Letter to Investors Regarding Market Volatility and Coronavirus
This past decade has brought a long and strong bull market. Recent smooth sailing makes headlines of the past week even more jarring. Some of the eye-popping point movements can rattle even the most seasoned investor. It’s uncomfortable!
As financial advisors who entered the industry only months before the financial crisis in 2008, we are particularly sensitive to investor psychology and concerns over market volatility. It is very easy to get spun up in the splashy narrative designed to keep you watching through the commercial break. We’re surrounded by talking heads making predictions, telling you what’s broken and who is to blame. What’s less available is perspective and information helpful to long-term investors planning for retirement. So, where do we go from here?
1. Know that we’ve been here before. Market corrections are common and a natural part of market cycles. We enjoyed an excellent market in 2019. The S&P 500 posted a return of 31.49% last year. Thus, the markets began 2020 at high levels, ripe for a pullback. The New York Times did some nice reporting last week on the past 20 years, and how there have been 10 market corrections of 10% or more. The most recent correction was in December of 2018. Market corrections are common and can occur even in positive years. They are not always indications that something worse is to come.
2. Avoid dangerous thinking that can lead to emotional decision making. “This time is different” and “It’s unprecedented”. These seem like “true enough” statements, but the fact is that every time is different, and it always has been. Every market correction has a catalyst. This time it is Coronavirus. Over its history, the U.S. markets and economy have endured many challenges. The one constant is that they have been able to adapt and move forward.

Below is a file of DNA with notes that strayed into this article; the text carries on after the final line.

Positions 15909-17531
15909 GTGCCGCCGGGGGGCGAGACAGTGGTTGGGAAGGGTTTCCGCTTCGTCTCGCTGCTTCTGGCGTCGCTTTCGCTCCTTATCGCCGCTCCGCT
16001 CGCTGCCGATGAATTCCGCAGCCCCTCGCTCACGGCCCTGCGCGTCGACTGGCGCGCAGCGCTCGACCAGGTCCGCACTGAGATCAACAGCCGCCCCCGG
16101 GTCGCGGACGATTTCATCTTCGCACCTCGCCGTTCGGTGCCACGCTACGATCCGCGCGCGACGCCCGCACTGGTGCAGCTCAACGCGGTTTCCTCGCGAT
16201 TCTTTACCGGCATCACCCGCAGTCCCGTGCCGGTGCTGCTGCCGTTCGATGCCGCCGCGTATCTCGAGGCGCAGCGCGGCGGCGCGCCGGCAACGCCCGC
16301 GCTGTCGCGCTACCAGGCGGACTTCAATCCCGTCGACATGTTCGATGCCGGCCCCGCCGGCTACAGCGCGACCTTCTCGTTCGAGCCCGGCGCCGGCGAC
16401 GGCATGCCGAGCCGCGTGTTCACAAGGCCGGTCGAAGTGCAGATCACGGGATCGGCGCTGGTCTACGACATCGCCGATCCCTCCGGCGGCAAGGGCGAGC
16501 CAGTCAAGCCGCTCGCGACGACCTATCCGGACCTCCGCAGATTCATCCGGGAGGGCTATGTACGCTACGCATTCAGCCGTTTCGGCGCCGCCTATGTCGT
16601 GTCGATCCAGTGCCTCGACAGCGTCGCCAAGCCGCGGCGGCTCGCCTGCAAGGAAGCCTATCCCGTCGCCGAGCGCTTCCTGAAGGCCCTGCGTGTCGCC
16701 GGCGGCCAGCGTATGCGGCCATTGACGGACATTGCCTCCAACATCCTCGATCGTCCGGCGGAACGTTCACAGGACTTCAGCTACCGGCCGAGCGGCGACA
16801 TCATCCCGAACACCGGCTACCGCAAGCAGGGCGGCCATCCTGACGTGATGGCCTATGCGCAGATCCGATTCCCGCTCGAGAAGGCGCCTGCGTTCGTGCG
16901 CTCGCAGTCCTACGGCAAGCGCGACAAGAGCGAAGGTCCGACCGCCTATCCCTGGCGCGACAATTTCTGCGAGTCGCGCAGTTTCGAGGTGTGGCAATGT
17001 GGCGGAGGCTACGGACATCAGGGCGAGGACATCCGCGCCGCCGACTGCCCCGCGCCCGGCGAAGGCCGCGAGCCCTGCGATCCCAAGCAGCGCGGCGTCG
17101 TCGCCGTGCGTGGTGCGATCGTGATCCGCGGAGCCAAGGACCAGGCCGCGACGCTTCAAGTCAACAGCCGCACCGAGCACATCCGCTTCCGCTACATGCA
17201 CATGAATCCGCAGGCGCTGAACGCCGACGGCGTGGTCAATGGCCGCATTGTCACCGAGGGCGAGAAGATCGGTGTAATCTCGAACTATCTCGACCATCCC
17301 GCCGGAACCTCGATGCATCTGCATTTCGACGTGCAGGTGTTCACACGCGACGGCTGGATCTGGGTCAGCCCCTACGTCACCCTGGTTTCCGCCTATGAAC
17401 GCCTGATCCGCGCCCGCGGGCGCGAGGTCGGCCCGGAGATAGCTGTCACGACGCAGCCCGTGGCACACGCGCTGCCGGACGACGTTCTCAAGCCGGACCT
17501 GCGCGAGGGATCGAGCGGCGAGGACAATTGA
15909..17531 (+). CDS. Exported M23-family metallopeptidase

3. Avoid overconsumption of “market news entertainment”. Watching minute by minute market movement is tempting, but it isn’t helpful (and it’s stressful). Who needs more stress? No one! Invest your time where it counts – with family, friends, and your passions.
4. Don’t focus on predictions. It is impossible to predict the impact that Coronavirus will have on the world economy. The markets are working through this information now. What we know for sure is that data will continue to come out and the markets will process that information in real-time. Long story short, expect more market volatility as this evolves. No one can predict the future. Just try to see today clearly.
5. Focus on principles. The sensible investing concepts that have built your foundation over the years are still key. In fact, they are more relevant than ever. Revisit your goals, write them down. Remember that things like quality, diversification, timelines, and purpose matter! If you have a plan, fall back on it. If you don’t have a plan, let’s fix that.
6. Volatility can create opportunities. As a wise investor often says, be fearful when others are greedy and greedy when other’s are fearful. Those with cash on the sidelines may find opportunities to put those funds to work. If you’re fully invested, market peaks and valleys are good times to rebalance your portfolio (selling what’s up and buying what’s down). Staying invested in your plan is important as the bad days are often followed by some of the best.
Most importantly, you are not alone! Always remember that you have advisors at Vista Wealth Group that care about you and are here to help, especially when the road gets rough. If you have questions or concerns, we’re always glad to talk!
Eric Jones & Sherman Tegtmeier, Financial Advisors
Vista Wealth Group
11235 Davenport St Ste 109 | Omaha, NE 68154 | 402.339.4800
312 E 7th St | Logan, IA 51546 | 712.644.2710
Securities offered through J.W. Cole Financial, Inc. (JWC). Member FINRA/SIPC. Advisory services offered through J.W. Cole Advisors (JWCA). Vista Wealth Group and JWC/JWCA are unaffiliated. Non-securities products are not offered through JWC/JWCA. Neither JWC/JWCA or Vista Wealth Group offer tax or legal advice and this information should not be considered as such.